Michael Dougherty’s Trick ‘r Treat (2007) is less a movie and more being shoved into a Party City in late September. It is a haunted hayride where you’re not entirely sure all the people on the trail are actors. It is lighting a three-wick candle that has a grinning jack-o-lantern on the outside and a complex wax cocktail of cloves, apples, marshmallows, and earth on the inside, then immolating yourself with it. It is razors in the candy bar. Lots of movies are set at Halloween. Some movies are about Halloween. Trick ‘r Treat is Halloween, humming with a weird tonal balance that is at once magical and horrific, sexy and comedic, candy and corn. And at its center, it invokes a monster that is both entirely new and naturally venerable, an icon that is more folklore than folklore, the feetie pajama-clad specter of Samhain.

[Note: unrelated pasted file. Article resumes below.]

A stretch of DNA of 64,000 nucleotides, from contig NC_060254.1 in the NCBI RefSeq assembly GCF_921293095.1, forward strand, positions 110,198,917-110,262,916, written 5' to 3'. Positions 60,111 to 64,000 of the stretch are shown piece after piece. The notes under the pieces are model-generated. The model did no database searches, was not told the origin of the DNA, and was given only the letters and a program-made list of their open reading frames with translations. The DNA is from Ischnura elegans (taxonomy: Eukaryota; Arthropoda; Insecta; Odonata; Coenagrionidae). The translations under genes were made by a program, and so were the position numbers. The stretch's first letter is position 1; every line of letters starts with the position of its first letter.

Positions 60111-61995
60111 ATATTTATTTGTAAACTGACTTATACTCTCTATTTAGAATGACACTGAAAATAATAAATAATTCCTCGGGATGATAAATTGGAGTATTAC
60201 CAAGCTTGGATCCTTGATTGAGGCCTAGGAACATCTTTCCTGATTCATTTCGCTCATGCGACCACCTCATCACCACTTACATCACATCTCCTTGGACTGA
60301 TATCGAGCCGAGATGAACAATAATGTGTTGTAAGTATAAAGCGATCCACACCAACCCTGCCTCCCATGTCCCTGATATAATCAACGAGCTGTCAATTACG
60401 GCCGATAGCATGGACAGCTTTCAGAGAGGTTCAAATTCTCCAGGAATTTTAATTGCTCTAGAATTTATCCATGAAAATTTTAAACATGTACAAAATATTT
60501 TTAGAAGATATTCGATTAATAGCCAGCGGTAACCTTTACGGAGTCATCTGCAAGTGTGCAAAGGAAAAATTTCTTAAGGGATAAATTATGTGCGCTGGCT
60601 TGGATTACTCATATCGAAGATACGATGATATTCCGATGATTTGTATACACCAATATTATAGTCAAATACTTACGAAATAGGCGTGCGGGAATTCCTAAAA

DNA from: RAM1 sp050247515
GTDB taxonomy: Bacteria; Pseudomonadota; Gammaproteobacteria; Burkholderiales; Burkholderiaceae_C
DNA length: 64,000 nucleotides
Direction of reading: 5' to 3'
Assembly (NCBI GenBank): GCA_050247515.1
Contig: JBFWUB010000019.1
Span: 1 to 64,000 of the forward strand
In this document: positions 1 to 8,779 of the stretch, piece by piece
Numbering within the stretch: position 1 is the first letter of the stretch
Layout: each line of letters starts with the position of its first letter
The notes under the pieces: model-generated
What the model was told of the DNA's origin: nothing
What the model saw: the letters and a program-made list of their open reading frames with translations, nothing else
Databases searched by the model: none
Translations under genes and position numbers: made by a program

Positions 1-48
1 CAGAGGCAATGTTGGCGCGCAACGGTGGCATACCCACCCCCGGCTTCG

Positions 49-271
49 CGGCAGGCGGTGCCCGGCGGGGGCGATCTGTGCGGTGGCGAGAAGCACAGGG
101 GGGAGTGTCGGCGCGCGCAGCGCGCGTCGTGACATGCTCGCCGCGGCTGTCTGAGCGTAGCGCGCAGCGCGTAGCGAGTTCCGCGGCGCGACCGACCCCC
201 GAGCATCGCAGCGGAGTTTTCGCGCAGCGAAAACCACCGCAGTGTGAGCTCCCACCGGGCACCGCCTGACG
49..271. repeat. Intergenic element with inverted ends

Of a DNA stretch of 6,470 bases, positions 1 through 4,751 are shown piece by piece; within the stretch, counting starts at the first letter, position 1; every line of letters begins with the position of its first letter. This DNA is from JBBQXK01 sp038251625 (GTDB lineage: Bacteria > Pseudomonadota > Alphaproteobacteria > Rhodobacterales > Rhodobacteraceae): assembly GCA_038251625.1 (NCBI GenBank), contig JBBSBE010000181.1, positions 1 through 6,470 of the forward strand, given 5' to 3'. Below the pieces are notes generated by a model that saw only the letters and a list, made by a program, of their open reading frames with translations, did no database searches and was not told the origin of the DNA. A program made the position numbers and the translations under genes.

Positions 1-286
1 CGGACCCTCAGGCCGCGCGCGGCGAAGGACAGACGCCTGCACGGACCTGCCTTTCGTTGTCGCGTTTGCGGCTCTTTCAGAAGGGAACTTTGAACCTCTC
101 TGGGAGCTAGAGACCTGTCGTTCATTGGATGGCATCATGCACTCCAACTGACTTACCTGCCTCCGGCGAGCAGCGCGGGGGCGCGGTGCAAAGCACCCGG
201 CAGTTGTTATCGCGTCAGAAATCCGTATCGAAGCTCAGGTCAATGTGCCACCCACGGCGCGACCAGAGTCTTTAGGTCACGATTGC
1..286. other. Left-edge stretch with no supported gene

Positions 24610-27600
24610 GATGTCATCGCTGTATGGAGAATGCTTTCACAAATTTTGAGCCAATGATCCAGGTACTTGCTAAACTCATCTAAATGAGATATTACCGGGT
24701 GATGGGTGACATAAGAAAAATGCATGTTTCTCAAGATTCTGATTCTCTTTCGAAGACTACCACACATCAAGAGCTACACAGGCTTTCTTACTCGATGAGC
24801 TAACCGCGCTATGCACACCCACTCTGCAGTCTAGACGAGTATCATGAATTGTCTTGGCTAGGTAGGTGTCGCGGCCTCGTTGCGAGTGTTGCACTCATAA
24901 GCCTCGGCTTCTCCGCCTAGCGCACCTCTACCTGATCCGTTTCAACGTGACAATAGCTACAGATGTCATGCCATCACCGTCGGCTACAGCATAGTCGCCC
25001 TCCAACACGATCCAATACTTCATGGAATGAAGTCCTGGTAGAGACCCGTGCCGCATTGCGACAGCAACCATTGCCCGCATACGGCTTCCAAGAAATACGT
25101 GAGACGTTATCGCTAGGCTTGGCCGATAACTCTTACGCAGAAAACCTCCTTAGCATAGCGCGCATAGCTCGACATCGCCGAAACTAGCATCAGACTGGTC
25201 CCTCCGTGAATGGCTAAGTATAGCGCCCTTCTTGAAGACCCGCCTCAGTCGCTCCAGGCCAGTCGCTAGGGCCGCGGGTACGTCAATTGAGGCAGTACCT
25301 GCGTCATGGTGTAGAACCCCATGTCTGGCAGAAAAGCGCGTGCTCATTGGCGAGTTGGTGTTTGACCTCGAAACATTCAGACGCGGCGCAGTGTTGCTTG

The premise of Trick ‘r Treat is that there are rules undergirding Halloween, and those rules must be respected, or else. The movie opens with an old-timey safety filmstrip outlining “a few guidelines all ghosts and goblins should follow. Always stay on sidewalks. Never go to a stranger’s house. And never go out alone.” But these are only a few of the rules of Halloween, as we’ll see. Others include always check your candy, and conversely, always give out candy. Never take down your decorations until November 1. Keep your jack-o-lanterns lit. And never doubt that Anna Paquin can find herself a date. These aren’t rules that have anything to do with goodness and virtue — there are plenty of horrific acts that go unpunished in this film — but survival. I love that. It gets right to grimmest Grimm of the matter, that fairytales, ghost stories, traditions we have sanitized in a world of Disney and antibiotics were drawn from our ancestors’ well of amoral pragmatism, and that these stories were weapons and armor given to children, not pablum. It is a movie-length proof of Conal Cochran’s speech from Halloween III: Season of the Witch. And that is essential to the film’s feeling of childlike innocence, undisturbed by full frontal werewolves or gleeful gore.